The European Commission’s (EC) draft of MiFID II delegated acts, which was leaked in December, caused a stir regarding the use of commission sharing arrangements (CSAs) in paying for research going forward. While the final drafts are not expected to be released until later this year and each individual national regulator will still need to make its own interpretation, the leaked document prompted industry speculation that CSAs may be allowed to coexist with research payment accounts (RPAs) in a post MiFID II environment.
Regulators are seeking greater transparency throughout the trading process, part of which will entail separating the costs of trading activity from research spend. The concept of unbundling is now very much on the table. However, it is important to understand the distinction between CSAs, RPAs and how bundling vs. unbundling works in practice.
A CSA breaks down the commission a buy-side firm directs to its brokers into a distinct execution component and a distinct research (CSA) component. This allows a buy-side firm to use the CSAs accrued with its brokers to pay for research from a provider of choice, including independent research houses. Prior to CSAs, any particular piece of research did not necessarily have an absolute price. For example, if commission rates remained unchanged, but a firm traded 50 percent more this year than last year, essentially they would pay 50 percent more for the same research service.
MiFID II has proposed the creation of RPAs, which would allow firms to set an absolute monetary budget to pay for their research to help divorce the relationship between trading activity and research spend. Reviewing the language that ESMA and the EC have used to describe an RPA, it is possible to conclude that an RPA is merely an enhanced CSA. RPAs could also be interpreted as separate accounts.
Currently, buy-side firms have several ways to pay for research—depending on their approach to the “unbundling” of the relationship with their broker. A firm that has a bundled approach pays one rate of commission to its broker and essentially receives its research as an add-on. Regulators are looking to bring more transparency to this process, since bundled commission and research spend do not provide clarity on the actual cost of the research.
Unbundling is the process by which a firm separates its execution commissions from its research spend. It will generally use CSAs or other mechanisms to manage that process. Many firms use the CSA mechanism to build up a research “pot” during the early part of a year and then switch to “execution only” commission rates once an acceptable research budget has been established. Other buy-side firms set up CSA accounts with as many of their executing brokers as possible in order to satisfy their own liquidity or “best execution” requirements. Clearly, this leads to confusion about the various options available.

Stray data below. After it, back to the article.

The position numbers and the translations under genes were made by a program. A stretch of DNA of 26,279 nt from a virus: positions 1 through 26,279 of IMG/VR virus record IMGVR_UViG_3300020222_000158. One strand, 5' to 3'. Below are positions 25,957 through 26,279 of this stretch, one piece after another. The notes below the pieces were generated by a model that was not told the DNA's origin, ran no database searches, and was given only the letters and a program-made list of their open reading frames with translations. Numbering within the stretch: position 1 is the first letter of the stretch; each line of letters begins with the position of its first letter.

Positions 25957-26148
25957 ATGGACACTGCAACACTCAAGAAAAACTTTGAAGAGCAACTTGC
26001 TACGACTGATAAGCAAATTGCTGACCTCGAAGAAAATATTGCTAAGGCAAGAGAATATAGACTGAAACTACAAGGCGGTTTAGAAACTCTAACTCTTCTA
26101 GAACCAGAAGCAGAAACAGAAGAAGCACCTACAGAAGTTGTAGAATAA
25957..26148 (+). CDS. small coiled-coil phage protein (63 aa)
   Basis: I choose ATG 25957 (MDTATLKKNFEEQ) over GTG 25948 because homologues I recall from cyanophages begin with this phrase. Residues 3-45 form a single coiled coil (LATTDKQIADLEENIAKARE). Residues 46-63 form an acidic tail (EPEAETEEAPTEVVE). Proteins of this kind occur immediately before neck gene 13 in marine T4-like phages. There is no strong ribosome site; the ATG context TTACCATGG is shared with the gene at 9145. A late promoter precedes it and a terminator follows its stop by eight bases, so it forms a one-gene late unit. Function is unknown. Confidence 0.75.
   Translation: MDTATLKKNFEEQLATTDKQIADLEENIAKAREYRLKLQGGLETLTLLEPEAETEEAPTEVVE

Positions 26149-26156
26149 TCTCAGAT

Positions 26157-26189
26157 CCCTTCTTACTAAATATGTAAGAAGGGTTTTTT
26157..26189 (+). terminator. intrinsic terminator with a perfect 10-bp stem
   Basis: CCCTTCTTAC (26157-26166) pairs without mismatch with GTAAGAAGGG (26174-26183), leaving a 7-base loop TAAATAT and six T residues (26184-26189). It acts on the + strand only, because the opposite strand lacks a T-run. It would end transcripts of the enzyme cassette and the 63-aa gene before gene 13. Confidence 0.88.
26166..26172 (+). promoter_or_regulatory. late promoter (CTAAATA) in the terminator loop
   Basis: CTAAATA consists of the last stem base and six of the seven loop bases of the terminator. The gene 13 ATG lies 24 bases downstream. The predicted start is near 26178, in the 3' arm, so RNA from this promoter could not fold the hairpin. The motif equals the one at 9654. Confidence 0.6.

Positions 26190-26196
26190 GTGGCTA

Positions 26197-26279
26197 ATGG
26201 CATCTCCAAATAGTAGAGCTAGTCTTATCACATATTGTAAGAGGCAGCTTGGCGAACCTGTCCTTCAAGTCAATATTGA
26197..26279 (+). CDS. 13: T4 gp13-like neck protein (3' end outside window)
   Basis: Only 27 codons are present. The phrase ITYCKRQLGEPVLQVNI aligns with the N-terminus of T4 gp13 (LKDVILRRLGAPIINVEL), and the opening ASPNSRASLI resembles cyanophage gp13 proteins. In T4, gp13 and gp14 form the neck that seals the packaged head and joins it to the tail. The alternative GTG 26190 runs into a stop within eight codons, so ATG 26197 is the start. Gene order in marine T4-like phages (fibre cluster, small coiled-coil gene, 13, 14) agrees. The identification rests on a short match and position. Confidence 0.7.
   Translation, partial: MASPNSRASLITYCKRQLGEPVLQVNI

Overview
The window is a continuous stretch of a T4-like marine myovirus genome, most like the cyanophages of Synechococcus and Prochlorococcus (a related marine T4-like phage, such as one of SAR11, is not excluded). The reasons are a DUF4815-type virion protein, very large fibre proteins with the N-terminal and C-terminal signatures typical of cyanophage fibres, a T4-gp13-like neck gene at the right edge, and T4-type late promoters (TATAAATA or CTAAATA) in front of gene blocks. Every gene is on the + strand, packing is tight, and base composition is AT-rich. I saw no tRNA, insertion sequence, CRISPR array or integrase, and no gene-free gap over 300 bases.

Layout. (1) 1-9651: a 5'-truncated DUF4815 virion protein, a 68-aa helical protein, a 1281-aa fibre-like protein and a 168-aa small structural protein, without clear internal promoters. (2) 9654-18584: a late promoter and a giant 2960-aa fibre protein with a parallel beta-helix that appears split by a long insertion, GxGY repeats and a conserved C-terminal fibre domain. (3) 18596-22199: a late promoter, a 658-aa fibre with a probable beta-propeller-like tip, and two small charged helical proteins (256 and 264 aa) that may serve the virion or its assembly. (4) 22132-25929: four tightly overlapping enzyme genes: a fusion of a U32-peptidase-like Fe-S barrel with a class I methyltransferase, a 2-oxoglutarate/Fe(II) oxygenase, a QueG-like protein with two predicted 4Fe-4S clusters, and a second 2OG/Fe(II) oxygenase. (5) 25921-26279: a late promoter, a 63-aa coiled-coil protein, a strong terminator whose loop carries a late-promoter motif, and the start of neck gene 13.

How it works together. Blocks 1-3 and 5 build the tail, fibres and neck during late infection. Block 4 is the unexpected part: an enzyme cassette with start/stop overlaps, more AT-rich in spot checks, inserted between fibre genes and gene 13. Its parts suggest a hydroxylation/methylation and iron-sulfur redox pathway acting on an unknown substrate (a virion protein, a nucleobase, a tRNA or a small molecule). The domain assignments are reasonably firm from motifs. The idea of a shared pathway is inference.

Bloomberg Tradebook recently conducted a survey of over a hundred European buy-side clients to gauge market sentiment around some of these issues. Of those respondents whose firms pay for research, 45 percent are presently paying with bundled commissions, something that will not likely be possible once MiFID II is implemented. It will be interesting to see how these firms adapt; they could institute CSAs or RPAs, pay directly from their own resources, or possibly stop paying for research all together. 37 percent are paying for research using mainly CSAs, and have therefore already made strides toward unbundling–a step closer to what the regulators are looking for.
When asked if their interpretation of the MiFID II drafts mean that research payment accounts will allow for CSAs, a majority of respondents—67 percent—didn’t know. This underscores the level of uncertainty in the market and also the reluctance to make decisions until more clarity is offered on the final release. Sixty-one percent have not considered how they will pay for research once the new regulation is implemented.
The path to compliance will be smoothest for UK–based firms where CSAs have been in place since 2006. Throughout much of continental Europe, local regulators still do not endorse CSAs, so bundled commissions are much more common. Despite the lack of clarity, we think that firms should examine the benefits of thoroughly budgeting and accounting for their research spend before the regulations come into force. Irrespective of whether CSAs do eventually gain clearance, regulators will certainly require increased accountability and attribution in some way. Additionally, there are savings to be made. With the microscope on buy-side research spend and a movement away from bundled costs, we anticipate the total spend by firms on research to decrease. Eighty percent of our survey respondents agreed, expecting their total amount paid for research to either stay the same or decrease.
With all the above factors in mind, investment managers will need to start to evaluating budgeting tools that can help them meet their research transparency requirements. Firms will also need clear audit trails and the ability to provide full disclosure to their end-clients in order to demonstrate how they are staying MiFID II-compliant.
Products such as Bloomberg Tradebook’s commission management tool (BCMS) go a long way toward meeting these needs. Clients can create and view research budgets by fund, account and sub-account. The amount spent on research can be clearly calculated and disclosed, providing accurate and comprehensive transparency. This is directly in line with regulators’ desire to clarify the sources and uses of client funds and prevent cross-subsidizing different businesses.
Further attribution and accountability are the underlying themes of the new regulation. Tools that help investment managers in that process will be necessary moving forward. If you are interested in learning more, please email email@example.com.